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Tags: altermodernism, context, emplacement, globalisation, modernism, place
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Nicolas Bourriaud proposes the term ‘Altermodernism’ announcing a new era following Postmodernism to describe aesthetic proposals critically engaging with an increasingly global context. According to Bourriaud, Altermodernism “is characterized by translation and specificity, unlike modernism of the twentieth century, which spoke the abstract language of the colonial west(TATE ETC. – Issue 15/Spring 2009, p72, article by Andrew Hunt)

The world we experience today is entrenched by an infiltrating and ever extending communication apparatus, surpassing travel and physical migration, giving birth to simultaneous attendance in this ‘fractured dessert plateau’ of multiple localities.  Altermodernism, as described by Bourriaud, is deployed as an exploratory platform in search of a 21st century modernism, very different from Postmodernism for example, which is setting us after or outside the historic period of modernism. As such, Altermodernism does not exist in linear reference to a previous time-frame yet acknowledges history as a network of intersecting timelines where it becomes increasingly more difficult to think and thus design outside or after history yet much more appealing to sustain within its mesh of time.

As practitioners we identify with ideas acknowledging aspects of migration, notions of detachment and dispossession as implications of a transient society. In line with what Bourriaud unpacks through his argument on the end of postmodernism, we aim for a critical positioning, a ‘relative attitude towards history’ by escaping a historical periphery, in order to re-enter a mesh of time in search for relevant points of intersection and overlap, particular to the site and the project at hand. Trough our work we aim to design place, in search for authenticity, as inevitably relational to a surrounding.  We address environments of ‘connective-ness’, where a multitude of indigenous elements start to overlap and intersect through the drawing of diagrams.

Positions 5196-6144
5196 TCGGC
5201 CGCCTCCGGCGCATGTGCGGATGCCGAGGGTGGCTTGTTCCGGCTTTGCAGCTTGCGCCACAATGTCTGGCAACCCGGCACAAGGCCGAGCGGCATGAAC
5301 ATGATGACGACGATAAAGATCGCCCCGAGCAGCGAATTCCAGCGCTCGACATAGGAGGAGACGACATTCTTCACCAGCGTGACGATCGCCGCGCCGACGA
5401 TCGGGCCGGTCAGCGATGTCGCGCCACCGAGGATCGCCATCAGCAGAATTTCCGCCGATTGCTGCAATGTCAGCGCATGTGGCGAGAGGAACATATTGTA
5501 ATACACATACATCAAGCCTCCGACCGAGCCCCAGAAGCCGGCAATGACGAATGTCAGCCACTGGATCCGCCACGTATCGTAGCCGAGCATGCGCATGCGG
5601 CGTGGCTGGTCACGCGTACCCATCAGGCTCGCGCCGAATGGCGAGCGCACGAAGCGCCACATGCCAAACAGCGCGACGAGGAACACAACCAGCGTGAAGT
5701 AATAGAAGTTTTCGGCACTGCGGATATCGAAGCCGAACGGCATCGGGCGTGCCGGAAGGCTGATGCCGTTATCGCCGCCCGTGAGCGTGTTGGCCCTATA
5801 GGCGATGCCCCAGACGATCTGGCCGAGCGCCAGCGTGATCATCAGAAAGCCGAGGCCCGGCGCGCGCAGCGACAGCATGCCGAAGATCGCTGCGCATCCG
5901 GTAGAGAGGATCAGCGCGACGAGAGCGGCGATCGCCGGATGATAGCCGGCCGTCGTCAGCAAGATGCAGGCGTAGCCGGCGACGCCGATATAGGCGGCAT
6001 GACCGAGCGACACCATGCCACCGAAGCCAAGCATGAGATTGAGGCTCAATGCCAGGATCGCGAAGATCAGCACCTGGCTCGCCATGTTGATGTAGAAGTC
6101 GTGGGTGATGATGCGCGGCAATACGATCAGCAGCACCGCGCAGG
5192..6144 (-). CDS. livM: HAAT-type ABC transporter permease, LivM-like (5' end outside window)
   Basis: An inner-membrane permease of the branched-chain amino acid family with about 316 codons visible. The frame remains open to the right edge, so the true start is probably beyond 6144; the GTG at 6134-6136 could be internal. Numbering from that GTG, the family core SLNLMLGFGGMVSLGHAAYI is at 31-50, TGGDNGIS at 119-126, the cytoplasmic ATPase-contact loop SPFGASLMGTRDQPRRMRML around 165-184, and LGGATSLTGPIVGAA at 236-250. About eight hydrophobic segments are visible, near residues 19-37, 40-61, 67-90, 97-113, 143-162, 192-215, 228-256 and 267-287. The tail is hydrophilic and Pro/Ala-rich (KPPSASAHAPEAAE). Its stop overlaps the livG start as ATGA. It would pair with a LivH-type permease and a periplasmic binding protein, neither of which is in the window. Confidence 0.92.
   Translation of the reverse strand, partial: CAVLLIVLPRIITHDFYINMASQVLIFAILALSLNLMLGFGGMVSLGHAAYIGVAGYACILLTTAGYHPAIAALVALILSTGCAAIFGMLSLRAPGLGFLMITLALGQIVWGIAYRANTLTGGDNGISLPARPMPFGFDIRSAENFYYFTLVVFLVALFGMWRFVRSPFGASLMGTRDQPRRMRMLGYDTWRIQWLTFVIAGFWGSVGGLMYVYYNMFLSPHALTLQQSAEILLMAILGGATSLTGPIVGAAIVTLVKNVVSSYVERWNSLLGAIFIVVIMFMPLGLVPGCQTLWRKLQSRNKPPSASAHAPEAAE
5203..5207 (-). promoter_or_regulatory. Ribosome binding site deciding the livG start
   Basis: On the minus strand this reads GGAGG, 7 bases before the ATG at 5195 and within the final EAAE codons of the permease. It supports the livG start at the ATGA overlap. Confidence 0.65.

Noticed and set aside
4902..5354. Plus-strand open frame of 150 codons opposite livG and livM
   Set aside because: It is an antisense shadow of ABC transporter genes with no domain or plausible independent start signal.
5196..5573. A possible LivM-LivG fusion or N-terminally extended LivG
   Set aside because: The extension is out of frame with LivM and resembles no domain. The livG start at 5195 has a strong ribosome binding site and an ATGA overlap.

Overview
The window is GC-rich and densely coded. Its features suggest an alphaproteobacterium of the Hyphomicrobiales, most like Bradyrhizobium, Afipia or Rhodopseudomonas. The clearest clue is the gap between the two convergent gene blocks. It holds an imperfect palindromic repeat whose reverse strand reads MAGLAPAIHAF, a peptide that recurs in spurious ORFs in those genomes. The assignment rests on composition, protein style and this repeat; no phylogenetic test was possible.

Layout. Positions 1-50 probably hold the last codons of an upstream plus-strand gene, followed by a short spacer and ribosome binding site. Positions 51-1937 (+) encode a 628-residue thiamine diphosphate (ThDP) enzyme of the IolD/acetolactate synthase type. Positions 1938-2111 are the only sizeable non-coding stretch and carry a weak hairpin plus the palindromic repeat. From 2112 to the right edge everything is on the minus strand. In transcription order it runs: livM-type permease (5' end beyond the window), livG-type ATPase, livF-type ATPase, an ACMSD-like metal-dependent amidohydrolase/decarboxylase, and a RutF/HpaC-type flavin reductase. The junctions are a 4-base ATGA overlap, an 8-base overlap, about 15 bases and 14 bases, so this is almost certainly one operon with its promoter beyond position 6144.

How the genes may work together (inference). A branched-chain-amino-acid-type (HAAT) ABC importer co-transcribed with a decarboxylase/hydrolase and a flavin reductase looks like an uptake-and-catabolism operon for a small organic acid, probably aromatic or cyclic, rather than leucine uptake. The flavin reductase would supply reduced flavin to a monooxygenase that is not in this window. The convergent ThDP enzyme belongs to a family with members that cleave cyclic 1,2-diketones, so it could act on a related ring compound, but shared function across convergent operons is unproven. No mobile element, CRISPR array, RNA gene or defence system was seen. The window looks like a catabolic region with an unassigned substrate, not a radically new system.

The diagram, as a reflective instrument, is deployed in our design process as a conscious act to resist any notion of drawing as subordinate to the mental image. As much as the diagram is aimed at the ‘organisation’ of a design process, it is thus used as a tool to derail thought and setting up lateral routes of reflection. As such, the diagram is negated as a scientific tool and looked at as a contemplative design tool, eroding any attempt to materialise preconceived imagery, as often present in the designers mind. This conscious act of ‘avoidance’ is induced to negate the possibility of a nostalgic liaison with the historical sites we design for. A nostalgia driven by the sites material representation, such as the 18th century Valetta bastion walls, adorned with years of erosion and deterioration. A nostalgia that when pursued hinders a critical attitude towards its current socio-cultural condition.

As such any iconic linkage is avoided through this diagrammatic pursue, supporting the driving principle of dislocating form from its conventionally associated meaning or symbolic value, without denying the presence of such values. Our drawings are instruments of internal dialogue as described by Goldschmidt. They guide a process of discovery through a process of drawing and redrawing setting up a continual recording of boundaries as a graphical manipulation of a site or volume. These recordings, subject to site-specific parameters, set up a multifaceted interchange between diagram and context and repress any passive recording of nostalgic clichés.

The outcome negates the creation of an architectural metaphorical mark (buildings as symbols or icons) and instead aims for the description of a new and highly contextual object/landscape, distinct from its surrounding yet indicative of an intersection of current socio-cultural and historical parameters. Spaces exist as highly integrated yet aesthetically distant; reciprocating an active looking towards history interweaving multiple pasts with a present.

Cold Store Diagram 1

Cold Store Diagram 2


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